Eyeglasses | Optical Center SmartBuyGlasses IN

Glasses Lens Materials - Everything you need to know



There is much more to buying eyeglasses than what first meets the eye. It's not just choosing the right frame, cool shape or funky colours. Glasses lens materials also play an important part in picking the right eyewear for you and your vision. 


It may seem like a lot to take in, but this article will guide you through the different qualities of the best glasses lens material!


How many types of lens materials for glasses are there?

There are five main types of lens materials for eyeglasses and sunglasses. Each type of lens material can help correct refractive errors such as nearsightedness, farsightedness, astigmatism or presbyopia. 


Before going into the different materials, it can be good to understand the index of refraction. Some materials are categorized by the index of refraction, which indicates how fast light travels through a given material.



Essentially, the higher the refractive index of a material, the slower light moves through it, which results in a more significant bending (refracting) of light rays. With a higher refractive index, less lens material is required to bend light to the same degree as a lens with a lower refractive index. 


In other words, for any eyeglass prescription, a lens made of a material with a high-refractive index will be thinner than a lens made of a material with a lower refractive index.


What are glasses lenses made of? The five main materials.



Glass lenses are among the best glasses lens material. They provide visual clarity and are highly scratch resistant due to their hard surface. 


However, glass lenses are heavy, thick and have a lower impact resistance. Of all the lens materials for glasses, glass must be specifically treated to comply with impact-resistant regulations and can not always fit in every frame design. 



Plastic (CR-39) is the standard glasses lens material. Plastic lenses offer great optics and vision correction for refractive errors and block out 80% of UV light. Compared to glass lenses, plastic lenses are lighter and less likely to shatter as easily.


However, CR-39 plastic lenses tend to be thicker than other plastic materials as they have a lower index of refraction. 


High Index


High-index lens materials are the thinnest and lightest of all glasses lenses material. They can be used for stronger prescriptions as they look more aesthetically pleasing with thinner lenses. High-index lenses bend light more efficiently as they have a higher index of refraction.

High-index lenses have superior optics and impact resistance, but these factors can depend on the type of high-index material used – glass or plastic. Like many other lens materials, high-index lenses provide quality UV protection.


Lens coatings and add-ons

Lens coatings can also be an important factor to keep in mind when choosing lens materials for your glasses. 


With high-index lenses or polycarbonate, you'll want to make sure you add an anti-reflective coating to avoid the lenses reflecting too much light – especially when driving. 


With many lens materials, you can also get a  zFORT® Blue light blocking add-on to help protect your eyes from harmful rays emitted by digital devices. In addition, Photochromic filters can be added to nearly all lens materials. With this, you have a pair of glasses that also function as sunglasses – 2-in-1!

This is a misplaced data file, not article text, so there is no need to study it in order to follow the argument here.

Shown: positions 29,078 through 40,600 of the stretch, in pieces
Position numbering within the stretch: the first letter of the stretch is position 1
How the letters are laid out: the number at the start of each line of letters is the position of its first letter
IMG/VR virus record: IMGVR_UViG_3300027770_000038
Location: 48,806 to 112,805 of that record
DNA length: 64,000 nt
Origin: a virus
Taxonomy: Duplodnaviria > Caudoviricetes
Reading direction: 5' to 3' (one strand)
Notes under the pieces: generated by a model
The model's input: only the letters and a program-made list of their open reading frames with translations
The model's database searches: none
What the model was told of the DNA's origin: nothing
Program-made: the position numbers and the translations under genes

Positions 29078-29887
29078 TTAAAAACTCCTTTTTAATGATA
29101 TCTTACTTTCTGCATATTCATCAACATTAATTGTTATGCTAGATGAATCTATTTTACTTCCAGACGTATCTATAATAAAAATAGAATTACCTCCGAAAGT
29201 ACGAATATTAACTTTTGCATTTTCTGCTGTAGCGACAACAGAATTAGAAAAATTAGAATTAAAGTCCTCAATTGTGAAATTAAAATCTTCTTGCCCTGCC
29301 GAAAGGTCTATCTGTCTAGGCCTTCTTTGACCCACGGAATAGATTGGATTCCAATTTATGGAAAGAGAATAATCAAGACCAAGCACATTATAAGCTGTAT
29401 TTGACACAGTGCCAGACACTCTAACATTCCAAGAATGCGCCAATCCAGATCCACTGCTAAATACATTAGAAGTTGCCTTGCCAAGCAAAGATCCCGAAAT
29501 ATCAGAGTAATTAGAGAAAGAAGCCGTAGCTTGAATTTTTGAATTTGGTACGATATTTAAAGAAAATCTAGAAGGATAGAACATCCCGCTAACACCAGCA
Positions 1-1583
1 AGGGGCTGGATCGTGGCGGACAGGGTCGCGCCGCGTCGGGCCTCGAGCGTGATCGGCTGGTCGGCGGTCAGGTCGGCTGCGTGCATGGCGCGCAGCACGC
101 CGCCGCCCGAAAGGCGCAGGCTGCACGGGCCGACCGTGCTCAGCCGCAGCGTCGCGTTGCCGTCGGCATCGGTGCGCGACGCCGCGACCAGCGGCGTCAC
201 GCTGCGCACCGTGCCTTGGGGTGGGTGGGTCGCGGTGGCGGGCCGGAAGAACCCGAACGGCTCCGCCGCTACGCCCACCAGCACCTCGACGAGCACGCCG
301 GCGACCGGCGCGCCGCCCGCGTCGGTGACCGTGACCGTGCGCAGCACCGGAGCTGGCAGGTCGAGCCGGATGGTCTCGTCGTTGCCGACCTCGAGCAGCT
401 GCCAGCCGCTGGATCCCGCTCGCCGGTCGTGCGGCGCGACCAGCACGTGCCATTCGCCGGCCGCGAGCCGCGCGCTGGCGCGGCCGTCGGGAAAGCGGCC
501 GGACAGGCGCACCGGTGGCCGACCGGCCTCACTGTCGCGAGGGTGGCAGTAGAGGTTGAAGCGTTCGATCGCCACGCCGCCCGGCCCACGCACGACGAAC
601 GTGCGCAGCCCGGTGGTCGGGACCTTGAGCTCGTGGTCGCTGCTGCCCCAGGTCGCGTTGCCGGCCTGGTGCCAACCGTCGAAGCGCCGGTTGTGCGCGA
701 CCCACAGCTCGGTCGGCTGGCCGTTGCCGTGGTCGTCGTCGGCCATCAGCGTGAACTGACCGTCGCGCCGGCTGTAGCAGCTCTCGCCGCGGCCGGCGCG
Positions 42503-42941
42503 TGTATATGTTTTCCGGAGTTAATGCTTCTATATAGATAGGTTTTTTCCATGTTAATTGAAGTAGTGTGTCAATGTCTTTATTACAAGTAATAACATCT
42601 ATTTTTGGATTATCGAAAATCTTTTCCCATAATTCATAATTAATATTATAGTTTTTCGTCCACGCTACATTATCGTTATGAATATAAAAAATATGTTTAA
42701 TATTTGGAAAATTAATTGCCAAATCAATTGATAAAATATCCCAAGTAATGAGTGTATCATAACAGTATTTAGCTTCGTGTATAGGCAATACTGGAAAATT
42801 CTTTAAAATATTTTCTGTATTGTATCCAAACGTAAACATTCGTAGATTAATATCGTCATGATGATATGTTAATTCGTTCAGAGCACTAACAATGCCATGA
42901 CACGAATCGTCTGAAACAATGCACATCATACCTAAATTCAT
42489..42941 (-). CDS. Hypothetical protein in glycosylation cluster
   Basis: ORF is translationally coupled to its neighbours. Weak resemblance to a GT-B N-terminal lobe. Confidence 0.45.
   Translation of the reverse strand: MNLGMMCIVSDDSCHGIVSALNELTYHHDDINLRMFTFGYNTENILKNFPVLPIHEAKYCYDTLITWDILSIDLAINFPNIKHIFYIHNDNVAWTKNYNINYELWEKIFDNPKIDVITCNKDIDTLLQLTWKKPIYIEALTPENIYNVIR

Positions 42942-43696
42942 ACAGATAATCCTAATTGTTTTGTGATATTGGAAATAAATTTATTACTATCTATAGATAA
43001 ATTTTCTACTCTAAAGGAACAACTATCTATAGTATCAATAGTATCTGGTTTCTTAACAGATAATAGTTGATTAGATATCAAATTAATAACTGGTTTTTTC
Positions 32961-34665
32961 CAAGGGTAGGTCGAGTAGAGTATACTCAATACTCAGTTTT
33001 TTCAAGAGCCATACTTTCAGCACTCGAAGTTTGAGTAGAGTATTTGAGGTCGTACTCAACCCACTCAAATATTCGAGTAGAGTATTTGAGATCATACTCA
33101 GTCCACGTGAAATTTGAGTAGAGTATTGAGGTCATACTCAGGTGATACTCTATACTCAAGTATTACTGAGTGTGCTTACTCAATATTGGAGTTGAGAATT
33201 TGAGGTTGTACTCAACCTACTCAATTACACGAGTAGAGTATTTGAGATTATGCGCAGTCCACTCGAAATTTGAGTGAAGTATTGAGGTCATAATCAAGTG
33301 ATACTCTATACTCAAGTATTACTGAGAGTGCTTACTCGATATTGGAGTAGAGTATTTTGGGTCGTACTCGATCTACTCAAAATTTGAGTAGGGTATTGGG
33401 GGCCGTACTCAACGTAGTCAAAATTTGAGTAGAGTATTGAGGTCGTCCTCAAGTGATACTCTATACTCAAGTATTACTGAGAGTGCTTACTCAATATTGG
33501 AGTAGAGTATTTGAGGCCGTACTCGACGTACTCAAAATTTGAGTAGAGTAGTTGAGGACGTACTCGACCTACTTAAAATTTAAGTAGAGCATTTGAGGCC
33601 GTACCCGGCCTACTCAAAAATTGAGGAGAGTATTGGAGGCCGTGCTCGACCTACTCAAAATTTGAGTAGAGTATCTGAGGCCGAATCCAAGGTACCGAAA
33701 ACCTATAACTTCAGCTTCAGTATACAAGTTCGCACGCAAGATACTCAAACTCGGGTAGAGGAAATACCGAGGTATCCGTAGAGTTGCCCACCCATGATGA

Feel free to read our guide on lens coatings to learn more!



How do I know if my lenses are polycarbonate or plastic?

When shopping for glasses, it can take time to determine the type of lens material you are getting. You will probably ask yourself, what are glasses lenses made of? Hopefully, this article will provide some answers to that question. If you are happy with your current glasses lenses material and are wondering whether they are polycarbonate or plastic, there are a few ways to tell. 


Polycarbonate glasses lenses are thinner than plastic glasses. In addition, they are usually lighter and more impact-resistant than plastic glasses lenses. 


You can shop for premium plastic lenses on SmartBuyGlasses and if you're looking for the same thinness as polycarbonate, high-index lenses are also available on the site.


What is the best eyeglass lens material?

To determine what lens material is best for you, you should have an eye test to determine the requirements of your vision correction. You should also always consult your eye doctor first to find the best suitable lens material for your specific vision correction.


Once you have consulted your optician and have your prescription, you should consider the following factors before making your purchase: Comfort, aesthetics, optics, safety and cost. 


To summarise your options:


  • Plastic lenses (CR-39) are the most affordable lens material and work better for weaker Rx.
  • Glass lenses are also low-cost but are difficult to pair with certain frame designs and sizes. 
  • High-index can work best if you want thinner lenses, but they do come at a higher cost.
  • Polycarbonate lenses and Trivex lenses are similar but do present some differences. 


If you wear glasses every day, you'll want them to fit comfortably, look good and not weigh heavily on your face. Thinner lenses can tick all boxes. Thicker lenses are more noticeable in the frame and tend to be heavier. Thicker lenses are, however, more affordable and suitable for lower vision corrections. 


You can browse through trendy eyewear on our site and find something to accommodate all of your eye needs. If you need more informative advice about how to choose the right glasses, speak to one of our certified online opticians today or visit our Optical Centre.